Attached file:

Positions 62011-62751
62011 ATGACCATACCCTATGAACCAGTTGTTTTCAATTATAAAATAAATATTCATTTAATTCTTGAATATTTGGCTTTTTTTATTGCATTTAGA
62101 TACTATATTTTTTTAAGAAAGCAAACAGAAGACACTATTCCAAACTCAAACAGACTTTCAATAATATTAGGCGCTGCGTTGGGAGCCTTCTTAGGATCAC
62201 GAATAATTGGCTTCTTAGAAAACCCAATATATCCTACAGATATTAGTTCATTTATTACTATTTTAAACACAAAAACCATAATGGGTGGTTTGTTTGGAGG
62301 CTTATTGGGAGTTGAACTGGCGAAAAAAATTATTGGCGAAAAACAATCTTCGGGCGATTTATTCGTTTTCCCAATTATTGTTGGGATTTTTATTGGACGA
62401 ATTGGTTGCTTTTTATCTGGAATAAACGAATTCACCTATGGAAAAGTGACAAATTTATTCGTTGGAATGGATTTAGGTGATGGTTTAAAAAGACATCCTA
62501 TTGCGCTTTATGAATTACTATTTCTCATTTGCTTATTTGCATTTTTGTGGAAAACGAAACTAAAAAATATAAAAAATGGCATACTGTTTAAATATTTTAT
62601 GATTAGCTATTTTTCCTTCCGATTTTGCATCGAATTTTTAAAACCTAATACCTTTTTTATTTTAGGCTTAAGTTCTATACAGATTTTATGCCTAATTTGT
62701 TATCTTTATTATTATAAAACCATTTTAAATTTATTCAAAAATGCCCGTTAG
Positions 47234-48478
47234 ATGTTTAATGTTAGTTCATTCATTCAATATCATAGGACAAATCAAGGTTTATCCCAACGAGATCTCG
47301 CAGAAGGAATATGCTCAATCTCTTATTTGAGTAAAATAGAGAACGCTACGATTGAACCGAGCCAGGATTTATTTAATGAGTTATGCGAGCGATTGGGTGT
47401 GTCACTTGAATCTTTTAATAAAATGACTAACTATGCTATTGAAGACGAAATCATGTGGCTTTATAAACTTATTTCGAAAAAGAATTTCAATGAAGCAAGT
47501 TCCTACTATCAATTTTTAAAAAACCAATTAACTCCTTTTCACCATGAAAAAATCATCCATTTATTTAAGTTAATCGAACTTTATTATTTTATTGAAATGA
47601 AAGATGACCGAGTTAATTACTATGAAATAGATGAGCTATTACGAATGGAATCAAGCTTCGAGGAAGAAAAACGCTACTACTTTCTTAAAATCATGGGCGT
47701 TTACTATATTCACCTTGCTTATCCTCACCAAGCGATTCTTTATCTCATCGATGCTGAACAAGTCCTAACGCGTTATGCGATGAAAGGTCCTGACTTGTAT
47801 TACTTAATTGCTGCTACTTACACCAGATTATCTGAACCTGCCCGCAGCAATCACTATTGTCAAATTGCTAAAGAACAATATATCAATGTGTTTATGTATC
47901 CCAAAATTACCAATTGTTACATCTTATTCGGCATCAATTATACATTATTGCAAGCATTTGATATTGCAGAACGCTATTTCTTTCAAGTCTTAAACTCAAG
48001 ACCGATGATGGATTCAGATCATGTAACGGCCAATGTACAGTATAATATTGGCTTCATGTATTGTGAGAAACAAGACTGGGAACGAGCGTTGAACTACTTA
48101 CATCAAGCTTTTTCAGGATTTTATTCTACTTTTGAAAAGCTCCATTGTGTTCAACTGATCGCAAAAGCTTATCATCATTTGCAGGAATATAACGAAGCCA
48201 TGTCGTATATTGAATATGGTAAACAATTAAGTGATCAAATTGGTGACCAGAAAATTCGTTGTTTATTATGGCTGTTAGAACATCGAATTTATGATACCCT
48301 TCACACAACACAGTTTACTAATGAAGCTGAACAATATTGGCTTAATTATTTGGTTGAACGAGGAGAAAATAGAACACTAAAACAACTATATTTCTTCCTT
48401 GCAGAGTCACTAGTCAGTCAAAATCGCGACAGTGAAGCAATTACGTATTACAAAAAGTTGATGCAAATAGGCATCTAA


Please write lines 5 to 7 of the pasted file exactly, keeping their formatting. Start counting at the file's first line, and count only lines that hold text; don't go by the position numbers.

62301 CTTATTGGGAGTTGAACTGGCGAAAAAAATTATTGGCGAAAAACAATCTTCGGGCGATTTATTCGTTTTCCCAATTATTGTTGGGATTTTTATTGGACGA
62401 ATTGGTTGCTTTTTATCTGGAATAAACGAATTCACCTATGGAAAAGTGACAAATTTATTCGTTGGAATGGATTTAGGTGATGGTTTAAAAAGACATCCTA
62501 TTGCGCTTTATGAATTACTATTTCTCATTTGCTTATTTGCATTTTTGTGGAAAACGAAACTAAAAAATATAAAAAATGGCATACTGTTTAAATATTTTAT